Sugar Loaf Mountain is within 5 miles away from Copacabana Beach. This is also where most hotels are, interspersed in the same area between the sea and the majestic Tijuca Range. Ride a train up the Corcovado and take in all of Rio de Janeiro. Climb hundreds of steps to Christ Redentor. There is a less punishing ascent, of course, as elevators and escalators can now be used.
4) Check out the North Zone.
One of these is the Maracanã Stadium, which used to be the largest stadium on earth. This zone also holds the Quinta de Boa Vista where the National Museum, City Zoo, and National Observatory are found.
5) Visit the Centro, including Lapa and Santa Teresa.
While this is the financial and business center of Rio, it also boasts the stately colonial architecture: 30 to 50 interesting museums, cathedrals, and government structures strewn all over Rio de Janeiro.
6) Enjoy the amazing beaches from the east to the west of Rio.
There are in-bay beaches, which are mostly inappropriate for bathing but best for strolling, riding a bicycle, lazing around, or getting sunkissed. Oceanic beaches are the best option for swimming and riding the waves. These are the Ipanema, Barra de Tijuca, Grumari, Recreio dos Bandeirantes, Copacabana, Leme, Arpoador, Leblon, and Vermelha beaches. Farther ahead the row of oceanic beaches is Abricó, the only officially recognized nudist beach in Rio.
Aside from the festive Carnival and New Year celebrations, the following attractions bring people by the throng to Rio de Janeiro.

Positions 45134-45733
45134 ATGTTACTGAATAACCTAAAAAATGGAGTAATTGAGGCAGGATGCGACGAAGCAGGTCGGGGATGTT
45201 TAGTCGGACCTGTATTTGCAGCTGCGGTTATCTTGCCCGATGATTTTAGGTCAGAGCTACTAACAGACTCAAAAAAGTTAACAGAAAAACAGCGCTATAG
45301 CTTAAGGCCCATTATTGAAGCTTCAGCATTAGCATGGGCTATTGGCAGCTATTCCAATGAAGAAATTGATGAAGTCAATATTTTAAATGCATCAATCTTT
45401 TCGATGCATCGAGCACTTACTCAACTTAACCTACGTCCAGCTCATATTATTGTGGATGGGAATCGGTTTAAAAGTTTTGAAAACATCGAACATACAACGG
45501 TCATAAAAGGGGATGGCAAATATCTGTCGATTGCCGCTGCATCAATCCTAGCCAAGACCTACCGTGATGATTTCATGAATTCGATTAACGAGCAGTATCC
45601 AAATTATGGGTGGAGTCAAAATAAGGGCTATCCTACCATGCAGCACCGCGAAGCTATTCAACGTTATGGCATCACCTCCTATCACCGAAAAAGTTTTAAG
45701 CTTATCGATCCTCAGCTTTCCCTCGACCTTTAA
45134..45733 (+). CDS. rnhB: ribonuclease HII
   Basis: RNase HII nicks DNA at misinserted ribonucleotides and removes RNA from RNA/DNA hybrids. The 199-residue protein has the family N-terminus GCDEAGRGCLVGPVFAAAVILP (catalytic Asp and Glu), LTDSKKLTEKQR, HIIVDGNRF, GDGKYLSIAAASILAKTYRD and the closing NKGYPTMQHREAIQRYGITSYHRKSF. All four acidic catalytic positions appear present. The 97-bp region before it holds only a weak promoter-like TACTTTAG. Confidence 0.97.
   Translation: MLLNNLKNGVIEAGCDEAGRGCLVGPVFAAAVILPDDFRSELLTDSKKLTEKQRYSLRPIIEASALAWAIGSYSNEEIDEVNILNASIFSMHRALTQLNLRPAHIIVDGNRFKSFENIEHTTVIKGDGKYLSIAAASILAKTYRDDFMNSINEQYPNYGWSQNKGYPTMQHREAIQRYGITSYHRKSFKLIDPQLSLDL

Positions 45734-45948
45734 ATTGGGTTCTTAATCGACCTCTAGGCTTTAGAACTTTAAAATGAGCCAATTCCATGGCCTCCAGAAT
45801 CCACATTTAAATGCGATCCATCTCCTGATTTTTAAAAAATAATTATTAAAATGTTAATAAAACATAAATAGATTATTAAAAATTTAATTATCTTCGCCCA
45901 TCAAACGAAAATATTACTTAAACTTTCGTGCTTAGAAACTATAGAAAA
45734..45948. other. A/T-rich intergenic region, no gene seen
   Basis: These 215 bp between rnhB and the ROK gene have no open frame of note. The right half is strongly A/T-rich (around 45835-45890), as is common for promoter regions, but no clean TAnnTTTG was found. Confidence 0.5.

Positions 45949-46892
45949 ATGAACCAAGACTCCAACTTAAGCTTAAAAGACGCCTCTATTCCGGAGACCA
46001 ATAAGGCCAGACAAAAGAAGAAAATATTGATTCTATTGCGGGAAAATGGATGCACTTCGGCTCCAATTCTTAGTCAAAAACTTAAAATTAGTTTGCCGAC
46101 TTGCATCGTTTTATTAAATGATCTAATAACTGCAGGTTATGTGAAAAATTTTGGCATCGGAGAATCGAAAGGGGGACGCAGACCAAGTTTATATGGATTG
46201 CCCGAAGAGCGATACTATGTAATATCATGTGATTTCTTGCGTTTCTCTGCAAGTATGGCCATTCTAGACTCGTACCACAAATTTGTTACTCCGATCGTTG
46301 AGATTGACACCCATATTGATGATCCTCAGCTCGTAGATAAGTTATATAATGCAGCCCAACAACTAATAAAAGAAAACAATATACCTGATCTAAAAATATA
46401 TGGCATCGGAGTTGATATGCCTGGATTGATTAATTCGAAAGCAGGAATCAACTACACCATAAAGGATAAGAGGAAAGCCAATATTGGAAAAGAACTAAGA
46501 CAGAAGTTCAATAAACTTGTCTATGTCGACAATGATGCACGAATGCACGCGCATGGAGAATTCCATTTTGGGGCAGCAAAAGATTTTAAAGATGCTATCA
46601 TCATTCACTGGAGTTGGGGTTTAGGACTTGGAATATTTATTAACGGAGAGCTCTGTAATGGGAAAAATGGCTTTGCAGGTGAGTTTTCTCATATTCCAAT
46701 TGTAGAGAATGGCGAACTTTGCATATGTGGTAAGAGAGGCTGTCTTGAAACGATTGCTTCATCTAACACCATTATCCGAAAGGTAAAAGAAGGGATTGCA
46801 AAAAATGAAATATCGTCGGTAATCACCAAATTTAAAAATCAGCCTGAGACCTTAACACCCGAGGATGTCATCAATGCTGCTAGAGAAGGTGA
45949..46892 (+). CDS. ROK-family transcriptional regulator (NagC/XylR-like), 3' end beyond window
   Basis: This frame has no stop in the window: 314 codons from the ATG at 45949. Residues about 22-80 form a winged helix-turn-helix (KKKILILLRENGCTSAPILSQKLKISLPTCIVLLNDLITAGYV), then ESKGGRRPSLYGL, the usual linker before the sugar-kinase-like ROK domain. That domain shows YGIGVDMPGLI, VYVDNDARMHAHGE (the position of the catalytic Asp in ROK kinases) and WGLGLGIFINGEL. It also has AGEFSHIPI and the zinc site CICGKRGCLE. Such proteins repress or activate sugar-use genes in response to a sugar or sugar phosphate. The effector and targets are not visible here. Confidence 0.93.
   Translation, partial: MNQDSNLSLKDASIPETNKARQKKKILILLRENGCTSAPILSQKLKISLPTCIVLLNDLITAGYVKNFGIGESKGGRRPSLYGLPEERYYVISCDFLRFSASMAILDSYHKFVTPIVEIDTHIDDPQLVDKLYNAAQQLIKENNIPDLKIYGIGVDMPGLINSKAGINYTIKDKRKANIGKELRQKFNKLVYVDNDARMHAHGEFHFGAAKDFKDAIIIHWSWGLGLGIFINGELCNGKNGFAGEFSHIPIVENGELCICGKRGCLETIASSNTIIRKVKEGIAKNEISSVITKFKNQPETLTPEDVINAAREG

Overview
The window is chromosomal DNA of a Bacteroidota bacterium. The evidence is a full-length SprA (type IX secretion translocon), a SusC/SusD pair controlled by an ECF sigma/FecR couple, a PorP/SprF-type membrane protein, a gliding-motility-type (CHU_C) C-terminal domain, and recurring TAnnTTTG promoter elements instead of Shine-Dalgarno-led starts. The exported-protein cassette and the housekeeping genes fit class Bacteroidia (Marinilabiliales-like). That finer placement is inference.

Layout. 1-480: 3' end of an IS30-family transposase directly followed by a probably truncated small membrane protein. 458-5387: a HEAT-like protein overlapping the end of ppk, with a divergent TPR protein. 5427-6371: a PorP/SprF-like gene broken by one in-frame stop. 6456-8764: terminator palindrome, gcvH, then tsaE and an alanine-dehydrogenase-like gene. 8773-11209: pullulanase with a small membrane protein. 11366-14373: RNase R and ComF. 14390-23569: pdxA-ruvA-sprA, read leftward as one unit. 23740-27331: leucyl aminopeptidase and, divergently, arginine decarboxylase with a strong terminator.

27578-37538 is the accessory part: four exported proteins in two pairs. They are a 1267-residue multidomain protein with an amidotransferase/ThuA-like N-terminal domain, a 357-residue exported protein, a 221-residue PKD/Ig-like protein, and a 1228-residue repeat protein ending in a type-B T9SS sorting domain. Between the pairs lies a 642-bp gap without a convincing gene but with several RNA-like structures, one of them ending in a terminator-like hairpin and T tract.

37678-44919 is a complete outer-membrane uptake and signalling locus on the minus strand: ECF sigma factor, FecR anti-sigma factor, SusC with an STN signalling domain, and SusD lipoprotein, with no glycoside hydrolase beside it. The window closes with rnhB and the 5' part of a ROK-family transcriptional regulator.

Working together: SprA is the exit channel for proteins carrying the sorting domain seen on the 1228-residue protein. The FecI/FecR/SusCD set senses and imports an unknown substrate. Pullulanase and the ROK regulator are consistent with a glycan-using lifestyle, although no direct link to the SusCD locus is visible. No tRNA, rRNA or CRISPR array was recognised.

1) Hunchback Mountain and Christ the Redeemer Statue
Corcovado (hunchback) Mountain and the Cristo Redentor (Christ the Redeemer) statue can be reached by a cogwheel train through the verdant Tijuca Rain Forest, and views of the Ipanema and Leblon. The Corcovado, which is 690 meters above sea level and twice as high as Pão de Açúcar, allows for a magnificent view of the city. Admission is free but the cogwheel ride costs USD 21. Students get 50% discount. A seat on the right side of the train allows for the best view. After the ride, going to the summit is a breath-taking (literally) walk up 220 steps. Escalator and panoramic elevator are less arduous options. Go early in the morning for a better view and to avoid the heavy crowd later in the day.
2) Sugar Loaf Mountains
Pão de Açúcar (Sugar Loaf) mountains must be visited by any traveler. This site allows visitors a panoramic and green-tinged view of Rio especially at sunset. Keep food and drinks handy since commodities sold by the shops are quite expensive. There is a 2-stage aerial tramway going to the peak with tickets priced at USD 25. Make sure the ticket is kept all through the stay in the mountain since this will be needed every time a cable car is boarded. After 7 p.m., the ride going down is free.
3) Botanical Gardens
The Jardim Botanico (Botanical Gardens) is found in Rua Pacheco, Leao on the edge of the Tijuca Forest. It is considered the best garden in the whole of Brazil, covering 340 acres and home to more than 5000 botanical species, 140 bird species, and several resident monkeys. There are cafes, refreshments, a library, and a gift shop under live green canopies. The garden opens from 8:00 a.m. until 5:00 p.m. from Tuesday to Sunday. Admission is USD 3.00.
4) Fundação Planetário